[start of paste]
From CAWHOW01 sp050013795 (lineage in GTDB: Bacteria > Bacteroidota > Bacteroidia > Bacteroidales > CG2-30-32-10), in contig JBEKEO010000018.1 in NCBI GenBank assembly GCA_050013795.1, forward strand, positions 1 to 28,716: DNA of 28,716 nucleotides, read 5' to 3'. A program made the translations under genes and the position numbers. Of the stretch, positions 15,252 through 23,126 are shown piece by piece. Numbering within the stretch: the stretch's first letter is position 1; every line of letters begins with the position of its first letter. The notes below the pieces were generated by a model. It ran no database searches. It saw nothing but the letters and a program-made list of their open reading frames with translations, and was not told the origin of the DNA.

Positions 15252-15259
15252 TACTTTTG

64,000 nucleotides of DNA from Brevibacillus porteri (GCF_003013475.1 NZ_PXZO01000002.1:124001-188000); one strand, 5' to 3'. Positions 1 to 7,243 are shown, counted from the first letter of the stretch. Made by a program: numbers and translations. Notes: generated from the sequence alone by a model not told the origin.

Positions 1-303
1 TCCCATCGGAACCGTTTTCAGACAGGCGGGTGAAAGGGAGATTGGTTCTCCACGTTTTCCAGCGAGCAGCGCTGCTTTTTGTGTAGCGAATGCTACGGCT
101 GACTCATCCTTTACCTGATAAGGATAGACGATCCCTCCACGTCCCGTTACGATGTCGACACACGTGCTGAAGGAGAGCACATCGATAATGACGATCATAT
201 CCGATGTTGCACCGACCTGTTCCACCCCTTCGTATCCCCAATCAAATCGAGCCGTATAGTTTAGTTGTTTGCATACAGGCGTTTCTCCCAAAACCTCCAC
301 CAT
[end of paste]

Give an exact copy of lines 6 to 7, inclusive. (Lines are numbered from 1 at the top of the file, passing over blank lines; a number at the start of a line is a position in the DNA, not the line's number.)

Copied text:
1 TCCCATCGGAACCGTTTTCAGACAGGCGGGTGAAAGGGAGATTGGTTCTCCACGTTTTCCAGCGAGCAGCGCTGCTTTTTGTGTAGCGAATGCTACGGCT
101 GACTCATCCTTTACCTGATAAGGATAGACGATCCCTCCACGTCCCGTTACGATGTCGACACACGTGCTGAAGGAGAGCACATCGATAATGACGATCATAT